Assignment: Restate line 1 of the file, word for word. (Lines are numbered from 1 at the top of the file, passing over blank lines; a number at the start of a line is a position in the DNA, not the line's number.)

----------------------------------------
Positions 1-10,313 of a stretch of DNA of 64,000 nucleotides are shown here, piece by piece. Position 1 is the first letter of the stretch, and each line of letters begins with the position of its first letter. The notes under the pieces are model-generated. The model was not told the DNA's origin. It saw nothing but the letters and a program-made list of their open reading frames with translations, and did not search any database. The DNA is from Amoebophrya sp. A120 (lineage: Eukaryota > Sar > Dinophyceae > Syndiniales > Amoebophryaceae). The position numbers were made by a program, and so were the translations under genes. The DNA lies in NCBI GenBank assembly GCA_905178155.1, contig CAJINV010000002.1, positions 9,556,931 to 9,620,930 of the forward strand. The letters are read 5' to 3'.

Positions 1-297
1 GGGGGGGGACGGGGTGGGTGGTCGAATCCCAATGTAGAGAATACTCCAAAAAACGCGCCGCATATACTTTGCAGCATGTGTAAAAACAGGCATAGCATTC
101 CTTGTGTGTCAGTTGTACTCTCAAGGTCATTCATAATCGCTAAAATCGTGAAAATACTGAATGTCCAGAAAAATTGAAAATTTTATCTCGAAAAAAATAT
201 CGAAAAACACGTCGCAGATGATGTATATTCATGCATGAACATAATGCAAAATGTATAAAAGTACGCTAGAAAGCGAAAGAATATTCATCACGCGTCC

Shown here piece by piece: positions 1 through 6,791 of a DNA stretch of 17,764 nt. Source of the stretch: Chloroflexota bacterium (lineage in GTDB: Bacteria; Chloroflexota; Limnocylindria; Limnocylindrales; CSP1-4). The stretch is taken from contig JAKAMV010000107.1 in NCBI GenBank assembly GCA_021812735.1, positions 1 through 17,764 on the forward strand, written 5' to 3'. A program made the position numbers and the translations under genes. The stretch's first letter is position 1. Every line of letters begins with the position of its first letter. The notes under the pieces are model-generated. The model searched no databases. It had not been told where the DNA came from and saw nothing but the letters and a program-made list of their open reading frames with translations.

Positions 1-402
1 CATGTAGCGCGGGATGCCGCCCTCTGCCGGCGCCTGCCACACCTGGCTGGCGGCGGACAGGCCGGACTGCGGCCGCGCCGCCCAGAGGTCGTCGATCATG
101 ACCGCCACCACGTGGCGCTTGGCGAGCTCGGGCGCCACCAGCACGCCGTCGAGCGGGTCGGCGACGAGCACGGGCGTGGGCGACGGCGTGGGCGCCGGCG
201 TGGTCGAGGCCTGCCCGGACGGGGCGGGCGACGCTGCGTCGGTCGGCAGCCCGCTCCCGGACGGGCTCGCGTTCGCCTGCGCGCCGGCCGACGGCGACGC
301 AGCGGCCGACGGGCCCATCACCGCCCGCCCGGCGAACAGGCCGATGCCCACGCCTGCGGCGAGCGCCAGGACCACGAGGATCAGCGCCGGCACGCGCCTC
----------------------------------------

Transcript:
Positions 1-10,313 of a stretch of DNA of 64,000 nucleotides are shown here, piece by piece. Position 1 is the first letter of the stretch, and each line of letters begins with the position of its first letter. The notes under the pieces are model-generated. The model was not told the DNA's origin. It saw nothing but the letters and a program-made list of their open reading frames with translations, and did not search any database. The DNA is from Amoebophrya sp. A120 (lineage: Eukaryota > Sar > Dinophyceae > Syndiniales > Amoebophryaceae). The position numbers were made by a program, and so were the translations under genes. The DNA lies in NCBI GenBank assembly GCA_905178155.1, contig CAJINV010000002.1, positions 9,556,931 to 9,620,930 of the forward strand. The letters are read 5' to 3'.